At least 33 species of shark have been recorded in the waters around the Galápagos Islands, including the recently discovered Galápagos ghostshark.
2. Confusingly named
One of the most common shark species seen in the Islands is the Galápagos shark, but confusingly this species is found throughout the Pacific, Atlantic and Indian Oceans. It gained its name because the first specimen described for science was caught in Galápagos in 1905.
3. Hundreds of hammerheads
A school of scalloped hammerhead sharks © Simon Pierce
Galápagos is well-known for its large schools of scalloped hammerhead sharks which are often seen in groups of over 100 individuals. There are few sites in the world where this many are seen together and while there are many theories as to why it occurs, one of the main reasons is thought to be for mating.
Watch a video about the schooling behaviour of hammerhead sharks:
4. Vulnerable to threats
Sharks in the Galápagos Islands face similar threats to those globally, including shark finning and fishery bycatch. They are protected in Galápagos waters by the Galápagos Marine Reserve, but many migrate through the archipelago so face these threats outside of the reserve.
5. Local protection
The Galápagos Marine Reserve, which covers a massive 133,000 km2 had its no-take zones (no fishing) extended in 2016 to cover 40,000 km2 of the Reserve. Some of the extension extends around the northern Galápagos islands of Wolf and Darwin where a high abundance of sharks are found, including the hammerhead schools.
6. Pregnant females
A whale shark in Galápagos © Simon Pierce
Another visitor to Wolf and Darwin is the whale shark. In other parts of the world, aggregations of whale sharks are made up of mostly immature males, but in Galápagos the majority are large mature females. It is thought up to 90% of these could be pregnant females.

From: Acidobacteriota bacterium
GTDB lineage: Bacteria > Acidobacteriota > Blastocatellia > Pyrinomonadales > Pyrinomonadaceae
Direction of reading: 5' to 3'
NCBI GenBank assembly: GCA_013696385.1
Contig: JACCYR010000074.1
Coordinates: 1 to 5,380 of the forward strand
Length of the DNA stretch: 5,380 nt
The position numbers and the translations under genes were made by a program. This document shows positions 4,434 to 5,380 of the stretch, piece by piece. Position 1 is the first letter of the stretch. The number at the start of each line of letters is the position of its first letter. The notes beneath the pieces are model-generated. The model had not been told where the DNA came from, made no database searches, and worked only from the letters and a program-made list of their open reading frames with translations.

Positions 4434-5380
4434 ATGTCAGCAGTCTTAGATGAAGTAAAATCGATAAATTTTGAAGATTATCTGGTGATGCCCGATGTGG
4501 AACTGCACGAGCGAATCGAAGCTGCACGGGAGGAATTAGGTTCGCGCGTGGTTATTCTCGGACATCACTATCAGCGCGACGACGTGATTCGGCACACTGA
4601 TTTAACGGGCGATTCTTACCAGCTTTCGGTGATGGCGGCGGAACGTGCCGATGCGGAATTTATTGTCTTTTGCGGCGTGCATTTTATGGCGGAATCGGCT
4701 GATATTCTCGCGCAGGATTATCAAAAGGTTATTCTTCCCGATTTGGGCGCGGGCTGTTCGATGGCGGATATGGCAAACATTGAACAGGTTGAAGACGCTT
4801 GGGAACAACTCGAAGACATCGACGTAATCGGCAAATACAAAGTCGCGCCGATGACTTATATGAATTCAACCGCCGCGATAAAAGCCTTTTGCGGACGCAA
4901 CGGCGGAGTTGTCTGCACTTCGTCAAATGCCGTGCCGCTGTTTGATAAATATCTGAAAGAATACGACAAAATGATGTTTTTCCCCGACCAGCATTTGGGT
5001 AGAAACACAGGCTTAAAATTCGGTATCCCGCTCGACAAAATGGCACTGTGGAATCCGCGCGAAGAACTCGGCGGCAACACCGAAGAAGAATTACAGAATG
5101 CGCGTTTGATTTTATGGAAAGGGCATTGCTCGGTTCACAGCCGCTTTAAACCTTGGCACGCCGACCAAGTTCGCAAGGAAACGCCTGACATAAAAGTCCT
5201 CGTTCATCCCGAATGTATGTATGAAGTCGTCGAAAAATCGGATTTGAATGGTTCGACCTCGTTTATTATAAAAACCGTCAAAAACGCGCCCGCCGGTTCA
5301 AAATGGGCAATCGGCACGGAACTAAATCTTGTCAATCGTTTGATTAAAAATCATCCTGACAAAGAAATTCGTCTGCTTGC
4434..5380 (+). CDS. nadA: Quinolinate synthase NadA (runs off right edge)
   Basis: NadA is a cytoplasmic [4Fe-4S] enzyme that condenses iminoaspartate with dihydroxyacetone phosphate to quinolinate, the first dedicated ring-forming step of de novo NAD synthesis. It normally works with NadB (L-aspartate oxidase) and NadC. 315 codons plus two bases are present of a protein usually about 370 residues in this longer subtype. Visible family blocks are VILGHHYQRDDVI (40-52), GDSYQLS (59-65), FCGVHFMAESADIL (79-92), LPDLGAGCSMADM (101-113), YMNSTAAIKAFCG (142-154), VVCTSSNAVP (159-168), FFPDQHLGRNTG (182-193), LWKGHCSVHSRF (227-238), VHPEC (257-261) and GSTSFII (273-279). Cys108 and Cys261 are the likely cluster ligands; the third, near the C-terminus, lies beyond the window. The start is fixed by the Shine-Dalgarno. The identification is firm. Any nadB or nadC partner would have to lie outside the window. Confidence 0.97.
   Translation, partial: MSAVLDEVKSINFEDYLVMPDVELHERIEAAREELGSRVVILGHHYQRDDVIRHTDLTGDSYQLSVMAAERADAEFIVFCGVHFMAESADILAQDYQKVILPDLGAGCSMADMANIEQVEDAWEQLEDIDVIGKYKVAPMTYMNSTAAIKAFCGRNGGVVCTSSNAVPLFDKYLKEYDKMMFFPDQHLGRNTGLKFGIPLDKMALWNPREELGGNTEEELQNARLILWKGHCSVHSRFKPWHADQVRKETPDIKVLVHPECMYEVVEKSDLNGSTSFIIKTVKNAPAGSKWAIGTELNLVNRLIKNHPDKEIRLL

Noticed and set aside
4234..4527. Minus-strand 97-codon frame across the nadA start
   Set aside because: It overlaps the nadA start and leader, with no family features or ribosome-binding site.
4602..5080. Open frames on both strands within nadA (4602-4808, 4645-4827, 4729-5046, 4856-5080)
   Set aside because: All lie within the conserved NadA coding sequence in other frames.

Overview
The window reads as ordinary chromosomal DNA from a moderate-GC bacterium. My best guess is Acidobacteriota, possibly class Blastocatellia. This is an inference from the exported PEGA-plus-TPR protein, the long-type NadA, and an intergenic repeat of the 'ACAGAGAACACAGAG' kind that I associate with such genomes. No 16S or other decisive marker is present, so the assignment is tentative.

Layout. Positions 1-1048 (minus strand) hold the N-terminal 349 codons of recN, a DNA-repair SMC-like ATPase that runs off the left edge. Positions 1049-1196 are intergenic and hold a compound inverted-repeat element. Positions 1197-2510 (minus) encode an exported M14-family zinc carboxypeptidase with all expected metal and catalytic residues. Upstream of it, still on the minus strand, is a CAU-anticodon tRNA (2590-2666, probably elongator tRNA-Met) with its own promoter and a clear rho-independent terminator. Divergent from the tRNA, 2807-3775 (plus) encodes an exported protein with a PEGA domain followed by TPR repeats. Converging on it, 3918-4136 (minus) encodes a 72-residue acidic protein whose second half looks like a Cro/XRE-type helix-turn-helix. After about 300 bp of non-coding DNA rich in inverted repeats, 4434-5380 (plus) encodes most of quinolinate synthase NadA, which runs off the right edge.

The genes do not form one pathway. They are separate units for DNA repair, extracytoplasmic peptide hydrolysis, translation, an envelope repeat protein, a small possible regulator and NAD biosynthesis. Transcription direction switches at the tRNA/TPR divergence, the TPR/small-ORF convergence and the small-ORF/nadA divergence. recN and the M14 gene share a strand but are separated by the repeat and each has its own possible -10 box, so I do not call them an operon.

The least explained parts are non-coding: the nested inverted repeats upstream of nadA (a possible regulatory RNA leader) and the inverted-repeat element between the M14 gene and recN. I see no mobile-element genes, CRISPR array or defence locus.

7. Lots of learn
There is still much to learn about the life history of the whale shark including where they go to pup. Galápagos Conservation Trust have been supporting the Galápagos Whale Shark Project which tags and tracks whale sharks in and around Galápagos to try and determine where their migration routes take them, and why Galápagos seems to be such an important place for them.
These whale shark tracks will also help to inform conservation management outside of the Galápagos Marine Reserve which is even more important since they were updated from vulnerable to endangered on the IUCN Red List in 2016.
8. Elusive and unknown
Not much is known about the bullhead shark © Max Hirschfield
Whale sharks are not the only shark in Galápagos about which little is known. Research is currently being undertaken looking into the small and elusive bullhead shark in Galápagos. Despite being discovered 175 years ago, it has been assessed as data deficient by the IUCN due to a lack of knowledge.
9. Potential new species
There are plans to undertake genetic analysis of the bullhead sharks in Galápagos as there is a theory that they could be a different species to those found elsewhere in the Pacific Ocean. If this turns out to be true, then the species will be the only endemic Galápagos shark species!